Doncha just luv it? I can predict it will be brandished as evidence that RDR was a well thought out plan all along. It would be fascinating to know just what the CII survey did ask them, and what the sample size actually was - I find it hard to believe that 5 million people were approached, for a start. And what about the 'more effort must be made' comment. If it hasn't been sold yet, a better communication plan will make b all difference.

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CoeurDeLion87

Feb 19, 2013 at 16:21

Is it just coincidence that Citywire reports that there are around 5m people now without advice as a result of the RDR fiasco and then CII as reported by you just now (where is Citywire on this issue now?) claim that a survey has been conducted by 5m people (surely NOT the same people!) who are reconsidering advice. It strikes me that the 5m people reported who don't receive advice as a result of RDR might be/are the very same people who are being forced to seek advice and services from the pro-RDR lobby. In other words what PCIAM & CdeL have been writing on Citywire for umpteen months is indeed right...the whole RDR fiasco has been about asset stripping by stealth, that is killing off independence for branded streamlined bigger financial services & products. Incidentally where is the transparency issue now re charging? I see Alan Miller is still pressing home the 'real cost of financial services' quite rightly and the regulator is still calling itself FSA..Furthermore CISI are claiming success with sub-6,000 Level 4+ members from a total membership of some 40,000. Please don't get me on the issue of OPINION being treated the same as ADVICE by the regulator. Fortunately the Oxford English Dictionary supports my view that they are totally different BUT the regulators are STILL suggesting otherwise.It's a shambles!

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former employee

Feb 20, 2013 at 09:22

The Pritchard aquisition was " dubious " to say the least with a number of self employed brokers whose client " cleared " their business through that company suddenly seeing these clients "sold " from under them.They were not Pritchards to sell - yet the FSA allowed it .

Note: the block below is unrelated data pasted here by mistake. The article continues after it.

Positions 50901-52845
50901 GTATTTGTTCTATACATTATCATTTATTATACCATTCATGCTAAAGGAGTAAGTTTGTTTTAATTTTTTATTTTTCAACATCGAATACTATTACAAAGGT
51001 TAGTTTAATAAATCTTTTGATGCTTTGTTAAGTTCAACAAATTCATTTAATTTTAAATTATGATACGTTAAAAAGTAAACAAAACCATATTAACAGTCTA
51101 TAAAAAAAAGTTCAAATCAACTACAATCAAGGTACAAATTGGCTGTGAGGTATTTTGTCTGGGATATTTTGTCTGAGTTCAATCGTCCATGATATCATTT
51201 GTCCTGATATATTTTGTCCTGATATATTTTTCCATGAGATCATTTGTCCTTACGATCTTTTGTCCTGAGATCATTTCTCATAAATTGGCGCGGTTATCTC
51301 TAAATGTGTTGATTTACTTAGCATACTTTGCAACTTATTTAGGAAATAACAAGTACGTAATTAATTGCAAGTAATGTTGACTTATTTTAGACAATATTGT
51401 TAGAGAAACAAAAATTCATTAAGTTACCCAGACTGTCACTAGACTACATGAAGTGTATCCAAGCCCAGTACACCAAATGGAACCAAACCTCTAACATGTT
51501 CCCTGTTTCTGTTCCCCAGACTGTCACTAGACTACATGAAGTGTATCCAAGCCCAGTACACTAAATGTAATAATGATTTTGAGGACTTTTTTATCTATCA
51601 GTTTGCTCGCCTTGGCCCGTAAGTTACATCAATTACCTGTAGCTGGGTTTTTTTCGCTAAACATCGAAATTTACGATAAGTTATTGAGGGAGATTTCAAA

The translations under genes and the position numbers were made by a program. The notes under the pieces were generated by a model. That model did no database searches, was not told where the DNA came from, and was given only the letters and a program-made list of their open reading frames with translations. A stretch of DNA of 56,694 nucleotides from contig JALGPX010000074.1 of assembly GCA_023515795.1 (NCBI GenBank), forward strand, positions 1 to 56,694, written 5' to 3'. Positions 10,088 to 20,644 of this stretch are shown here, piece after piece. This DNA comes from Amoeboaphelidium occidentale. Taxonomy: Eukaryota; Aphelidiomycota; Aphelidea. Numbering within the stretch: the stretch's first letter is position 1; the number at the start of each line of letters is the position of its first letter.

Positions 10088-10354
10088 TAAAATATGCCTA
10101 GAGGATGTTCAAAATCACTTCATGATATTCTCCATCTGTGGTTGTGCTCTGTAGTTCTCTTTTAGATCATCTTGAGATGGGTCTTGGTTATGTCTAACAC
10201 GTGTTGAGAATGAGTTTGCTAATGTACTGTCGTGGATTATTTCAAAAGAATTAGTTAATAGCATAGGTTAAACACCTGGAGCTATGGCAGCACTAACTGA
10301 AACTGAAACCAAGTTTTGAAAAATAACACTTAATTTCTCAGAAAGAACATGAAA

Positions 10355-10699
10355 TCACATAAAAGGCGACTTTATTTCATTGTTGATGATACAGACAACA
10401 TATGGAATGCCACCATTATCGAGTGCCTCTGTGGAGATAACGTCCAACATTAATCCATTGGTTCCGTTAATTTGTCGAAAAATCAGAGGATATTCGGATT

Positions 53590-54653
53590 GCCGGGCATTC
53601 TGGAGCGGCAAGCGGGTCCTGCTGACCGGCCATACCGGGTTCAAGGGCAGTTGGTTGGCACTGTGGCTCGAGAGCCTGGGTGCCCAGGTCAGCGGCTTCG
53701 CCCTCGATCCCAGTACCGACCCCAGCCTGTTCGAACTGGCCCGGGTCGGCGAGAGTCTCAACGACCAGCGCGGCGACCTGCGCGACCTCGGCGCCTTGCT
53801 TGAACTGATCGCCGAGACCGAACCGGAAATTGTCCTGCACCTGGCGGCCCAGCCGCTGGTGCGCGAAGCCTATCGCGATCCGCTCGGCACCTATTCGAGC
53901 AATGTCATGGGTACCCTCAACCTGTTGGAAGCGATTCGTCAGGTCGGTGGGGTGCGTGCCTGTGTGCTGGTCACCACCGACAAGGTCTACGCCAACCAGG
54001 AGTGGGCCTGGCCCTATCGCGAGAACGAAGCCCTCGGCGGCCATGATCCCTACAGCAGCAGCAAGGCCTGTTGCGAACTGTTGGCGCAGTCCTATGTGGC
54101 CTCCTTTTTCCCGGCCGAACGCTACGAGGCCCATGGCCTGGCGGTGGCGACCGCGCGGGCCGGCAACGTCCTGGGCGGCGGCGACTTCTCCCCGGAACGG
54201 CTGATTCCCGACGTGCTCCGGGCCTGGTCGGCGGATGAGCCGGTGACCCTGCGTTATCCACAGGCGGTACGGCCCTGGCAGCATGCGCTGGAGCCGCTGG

What is not reported is the fact that a few wise men ran for cover when when WHI moved in and took their clients with them to reputable companies . At least £30 m I reckon has left .

WHI s back office cannot cope with the Pritchards business that it did keep . God knows what will happen trying to sort the SP mess.

WHI never wanted the Pritchard people and has disposed of a number of the poor soles who went with them .With Compton and Tyler being sacked for what appears some dubious dealings I am suprised that the regulator is allowing further such deals to go WHI s way.

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CoeurDeLion87

Feb 20, 2013 at 09:40

That's very interesting 'former employee' and sadly these actions from FSA have been repeated many times since 2000. Ownership of client bases is a moot point BUT regulators in UK fail to acknowledge that 'books of clients' can be owned by anyone other than the regulated entities. It makes the side contracts/commission agreements totally worthless at the end of the day; it's great for lawyers and firms when there's some mopping up to be done BUT there's absolutely ZERO concern for the interest of clients or the Associates effected who by the way take 100% liability for the whole saga.

PERHAPS IT'S TIME FOR A TRADE BODY THAT LOOKS AFTER THE INTERESTS OF 'REAL' UNLIMITED LIABILITY STOCKBROKERS RATHER THAN SUPPORTING CISI THAT HAS SUPPORTED THE RDR FIASCO. EVERYONE SHOULD NOW BE CONCERNED ABOUT THE STATE OF THE PRIVATE MARKET AS 'WEALTH/STEALTH' HAS TAKEN OVER IN PREFERENCE OVER THE TRANSACTIONAL SIDE THAT SUPPORTS THE ETHOS OF THE MARKET, THAT IS TO SUPPORT CAPITAL RAISING FROM TOP TO BOTTOM. THE CONSTANT ONSLAUGHT FROM THE REGULATOR CANNOT BE HEALTHY FOR ALL CONCERNED ESPECIALLY THE PRIVATE INVESTOR WHO IS NOW BEING STIFLED OF CHOICE.

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former employee

Feb 20, 2013 at 11:01

Another abject failing of the regulator emerges from this and that is the efficient and timely transfer of clients assets .Where cients elect to move with their preferred brokers to other companies and sign the required paperwork there is no enforcement of the time taken of the transfer of assets .

Hence an outfit loosing clients can simply can take months to transfer clients stocks .This is clearly not in the clients interest and yet the FSA will not get involved saying that " they do not get involved in disputes between firms " - I was under the belief that the FSA was there to protect the investor ????

In allowing rediuculously long transfer times they simply protect the weak companies who are loosing clients . These companies can artificially quote greater " funds under management " in the meantime to support their share prices.

In the USA where a client elects to move his assets to another firm the incumbant has 5 DAYS to complete the transfer or gets fined - now that IS in the clients interest . What possible justification is there in the FSA s current stance of essentially " unlimited " transfer times ?Certain firms have "bad reputations " in the City for being slow so why arent they punnished?

No doubt many of you reading this will have gone through something similar .